To travel from Aboyne to Edinburgh and back in a day by public transport is a challenge at the best of times and for the fittest of people. If you are a stroke survivor with a weak left side and it’s one of the hottest days of summer it becomes a major challenge.
A couple of weeks ago, I undertook the challenge in order to attend a meeting at NHS Healthcare Improvement Scotland.
One of the delights of stroke is that it reminds you of its presence every day. I am lucky to be relatively mobile. I regularly meet other stroke survivors whose challenges are much, much greater than mine. Even so, for a lot of the time my left side protests and complains when put under pressure. There is almost constant pain in my left hand. When I was first released from hospital, I found that I had no confidence in crowds or unfamiliar settings. My left side would freeze and stiffen, nausea would rise in my throat and I would have a fear of falling over – it’s impossible to have a stroke and be confidently macho. It was only by regularly forcing myself into unwelcome, fearful situations that I gradually was able to handle them with a semblance of normality.
I still embark on this journey with some trepidation. First, there is the relatively straightforward drive to Stonehaven station – just over 30 miles. By parking at the west side of the station, I can be sure that the car is waiting beside the correct platform when I return. I lock my trusty Honda Jazz and head on to the platform. I then have to hobble down a flight of stairs, through an underpass and up some more stairs to gain the east platform for the train, collecting my pre-booked ticket on the way. In my old life, I used to manage professional staff, deal with budgets, engage with adolescents and their parents, argue our corner with a cash-strapped council, think strategically. Now I’m worried about getting on to a train.
The first time I undertook this trip, I spent much time waiting and worrying whether I would be physically able to get on to the train – which leg should I use first to step on board? What do you hold on to? What about that deep gap between the side of the train and the edge of the platform? Today, I am confident that this will be okay – even this large inter-city London-bound train with its slam doors and high step-up poses only a moderate challenge.
I find my coach, hoist myself aboard and spot my reserved seat – it’s the only empty one in the carriage. If you’re six-feet tall in a British train, you do not have much leg room. If you’re six feet tall and have post-stroke clumsinesss and stiffness, you have added challenges – but I squeeze into my place. I am surrounded by day travellers, people heading to the Olympics, tourists. There is a low murmur of voices, the tinny noise of earphones. The train moves off. I extract the meeting papers from my small rucksack, and start to read them as we glide south.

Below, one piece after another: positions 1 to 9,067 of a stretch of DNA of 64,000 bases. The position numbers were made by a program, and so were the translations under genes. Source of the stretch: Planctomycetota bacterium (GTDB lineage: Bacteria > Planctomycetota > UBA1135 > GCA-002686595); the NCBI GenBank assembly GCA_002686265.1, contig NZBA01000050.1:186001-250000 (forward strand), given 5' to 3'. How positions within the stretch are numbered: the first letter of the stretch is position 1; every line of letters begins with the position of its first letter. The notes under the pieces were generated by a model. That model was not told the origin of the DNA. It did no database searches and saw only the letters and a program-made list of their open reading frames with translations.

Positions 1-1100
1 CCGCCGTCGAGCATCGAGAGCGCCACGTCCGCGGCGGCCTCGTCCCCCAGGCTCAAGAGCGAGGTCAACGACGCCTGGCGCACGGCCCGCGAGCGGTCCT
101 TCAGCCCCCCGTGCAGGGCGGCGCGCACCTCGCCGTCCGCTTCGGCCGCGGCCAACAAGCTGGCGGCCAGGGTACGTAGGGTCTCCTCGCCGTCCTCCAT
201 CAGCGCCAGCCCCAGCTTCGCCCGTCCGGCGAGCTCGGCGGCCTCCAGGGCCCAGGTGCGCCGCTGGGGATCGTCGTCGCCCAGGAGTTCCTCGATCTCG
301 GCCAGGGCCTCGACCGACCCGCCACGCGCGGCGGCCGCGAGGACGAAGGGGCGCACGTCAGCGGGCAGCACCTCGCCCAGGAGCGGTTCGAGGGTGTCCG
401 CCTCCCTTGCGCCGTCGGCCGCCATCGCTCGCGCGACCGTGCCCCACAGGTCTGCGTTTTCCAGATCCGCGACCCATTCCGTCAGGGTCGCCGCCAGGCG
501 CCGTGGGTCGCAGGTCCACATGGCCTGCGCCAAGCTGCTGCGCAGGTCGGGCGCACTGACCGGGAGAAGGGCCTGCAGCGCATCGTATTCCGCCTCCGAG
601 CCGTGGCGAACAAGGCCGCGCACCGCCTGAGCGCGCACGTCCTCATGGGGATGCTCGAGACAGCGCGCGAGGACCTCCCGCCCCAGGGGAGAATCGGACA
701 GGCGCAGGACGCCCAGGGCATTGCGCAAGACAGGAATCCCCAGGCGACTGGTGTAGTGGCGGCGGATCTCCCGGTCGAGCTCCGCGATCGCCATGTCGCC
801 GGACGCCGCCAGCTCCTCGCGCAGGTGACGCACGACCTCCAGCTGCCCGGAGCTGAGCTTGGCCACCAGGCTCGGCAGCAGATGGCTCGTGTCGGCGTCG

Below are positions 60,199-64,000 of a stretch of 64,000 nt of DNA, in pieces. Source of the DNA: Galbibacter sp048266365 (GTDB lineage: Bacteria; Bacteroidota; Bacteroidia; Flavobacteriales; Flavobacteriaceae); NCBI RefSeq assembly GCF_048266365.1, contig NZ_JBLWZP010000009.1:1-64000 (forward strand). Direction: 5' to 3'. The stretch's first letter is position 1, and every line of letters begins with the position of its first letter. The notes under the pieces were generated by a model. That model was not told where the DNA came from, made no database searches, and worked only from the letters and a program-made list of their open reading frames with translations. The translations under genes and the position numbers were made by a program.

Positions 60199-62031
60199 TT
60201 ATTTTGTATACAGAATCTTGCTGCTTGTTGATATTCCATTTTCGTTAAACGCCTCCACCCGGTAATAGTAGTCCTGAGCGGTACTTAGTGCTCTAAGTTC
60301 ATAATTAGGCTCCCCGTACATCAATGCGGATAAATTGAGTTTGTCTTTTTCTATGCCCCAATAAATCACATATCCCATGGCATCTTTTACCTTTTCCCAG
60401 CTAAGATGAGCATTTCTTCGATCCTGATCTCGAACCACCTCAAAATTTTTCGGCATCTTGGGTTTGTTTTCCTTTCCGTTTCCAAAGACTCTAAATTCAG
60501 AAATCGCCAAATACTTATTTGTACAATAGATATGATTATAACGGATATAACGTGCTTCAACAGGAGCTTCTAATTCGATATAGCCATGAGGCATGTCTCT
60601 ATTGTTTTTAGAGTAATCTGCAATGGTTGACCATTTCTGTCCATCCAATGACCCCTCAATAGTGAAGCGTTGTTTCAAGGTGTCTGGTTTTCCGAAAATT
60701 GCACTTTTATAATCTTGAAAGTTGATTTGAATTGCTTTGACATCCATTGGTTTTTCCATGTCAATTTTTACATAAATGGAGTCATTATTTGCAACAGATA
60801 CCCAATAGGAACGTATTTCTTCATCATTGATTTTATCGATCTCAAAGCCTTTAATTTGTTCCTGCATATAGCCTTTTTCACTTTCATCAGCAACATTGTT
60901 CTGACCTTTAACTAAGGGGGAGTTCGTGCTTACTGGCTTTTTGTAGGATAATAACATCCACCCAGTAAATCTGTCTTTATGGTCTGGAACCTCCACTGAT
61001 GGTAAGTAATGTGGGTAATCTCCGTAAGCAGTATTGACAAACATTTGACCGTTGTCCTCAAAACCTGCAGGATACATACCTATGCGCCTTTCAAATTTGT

It’s an uneventful journey – tickets checked, coffee drunk, papers read and we’re clattering over the Forth Bridge. Waverley station is a nightmare of construction, scaffolding, crowds and dim lighting – it’s a long slow walk to the taxi rank. I’m overtaken by everyone, even a couple of old men with sticks. Boarding taxis used to pose the same problems as boarding trains, but in a more confined space. I once collapsed spectacularly on to the floor of a Glasgow taxi. Today, however, things go smoothly, if stiffly, and I’m soon in the secure surroundings of NHS Healthcare Improvement Scotland.
Meeting over, it’s time to return to Waverley. The station is just as crowded – it’s 4.30 p.m. and I’ve just missed the Aberdeen train so will have to wait half an hour for a train to Dundee where I can change for Stonehaven. I purchase a baguette and perch myself on a seat outside the shop. For ten minutes I watch the crowds milling around in the hot gloom, then set off to the appointed platform. The train consists of four packed coaches – I struggle slowly to the front coach and sit down with relief about half way up the coach. All of life is here: the fast food addict, the obese, the sweaty, the exhausted commuter, the screaming child: “LE-on, LEon. I won’t tell you again. LE-on” – and now me, the halt and lame My left arm throbs and feels as if it’s full of water. My left leg is tight and hot from hobbling the length of the platform. “LE-on.” The windows are all open. There’s a scream of diesel engines as the train leaves, and a welcome blast of air moderates the spicy fast food smell. LE-on wanders the central passage taking slugs from a plastic bottle of juice. “LE-on. Come back here. LE-on. I’m not telling you again.” But she does. And again, and again. No-one else speaks.
There’s a lightening of the atmosphere when LE-on and mum leave at Kirkcaldy. Cut grass smells blow in through the windows. We’re rattling along towards the Tay Bridge and its panorama of hills and cool water.
Dundee station means another long slow trek to the Aberdeen platform. I discover to my horror that my left leg has gone numb after sitting for an hour and struggle to hoist myself out of my seat and on to the platform. Two teenage girls are playing with a luggage trolley, laughing and screaming.
There is a twenty-minute wait for the train to Stonehaven – left leg now feels heavy and exhausted with standing. The train, when it arrives, is less busy than the previous one. The train has come from Glasgow; many passengers are sitting at tables darkened by beer cans and bottles. There is a sour, exhausted smell in the carriage as we speed north.
Stonehaven and the drive home can’t come too soon.